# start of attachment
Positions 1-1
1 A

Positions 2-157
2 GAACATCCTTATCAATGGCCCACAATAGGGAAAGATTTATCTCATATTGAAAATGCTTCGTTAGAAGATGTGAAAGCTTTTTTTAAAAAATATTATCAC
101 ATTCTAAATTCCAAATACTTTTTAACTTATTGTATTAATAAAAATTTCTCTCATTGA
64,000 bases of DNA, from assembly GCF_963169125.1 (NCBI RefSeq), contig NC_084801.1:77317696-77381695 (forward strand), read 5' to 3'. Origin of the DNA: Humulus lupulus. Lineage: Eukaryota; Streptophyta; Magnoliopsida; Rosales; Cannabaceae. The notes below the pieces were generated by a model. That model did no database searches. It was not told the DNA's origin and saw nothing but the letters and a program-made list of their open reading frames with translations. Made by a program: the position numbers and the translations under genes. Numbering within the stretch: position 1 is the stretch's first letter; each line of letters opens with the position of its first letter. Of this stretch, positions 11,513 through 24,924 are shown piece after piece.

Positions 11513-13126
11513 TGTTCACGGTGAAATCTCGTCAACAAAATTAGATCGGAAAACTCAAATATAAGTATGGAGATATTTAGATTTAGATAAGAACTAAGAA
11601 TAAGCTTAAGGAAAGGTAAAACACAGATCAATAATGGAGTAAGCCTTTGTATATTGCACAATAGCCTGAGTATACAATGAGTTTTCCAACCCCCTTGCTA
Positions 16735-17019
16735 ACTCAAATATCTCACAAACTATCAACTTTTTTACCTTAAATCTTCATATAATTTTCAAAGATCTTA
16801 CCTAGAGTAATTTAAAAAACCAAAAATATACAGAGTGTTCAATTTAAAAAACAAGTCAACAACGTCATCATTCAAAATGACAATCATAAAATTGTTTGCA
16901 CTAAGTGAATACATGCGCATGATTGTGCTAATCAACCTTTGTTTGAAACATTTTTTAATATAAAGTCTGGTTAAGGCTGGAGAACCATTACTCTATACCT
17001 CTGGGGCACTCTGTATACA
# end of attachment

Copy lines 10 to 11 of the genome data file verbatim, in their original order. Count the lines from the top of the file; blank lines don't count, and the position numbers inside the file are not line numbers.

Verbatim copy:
Positions 16735-17019
16735 ACTCAAATATCTCACAAACTATCAACTTTTTTACCTTAAATCTTCATATAATTTTCAAAGATCTTA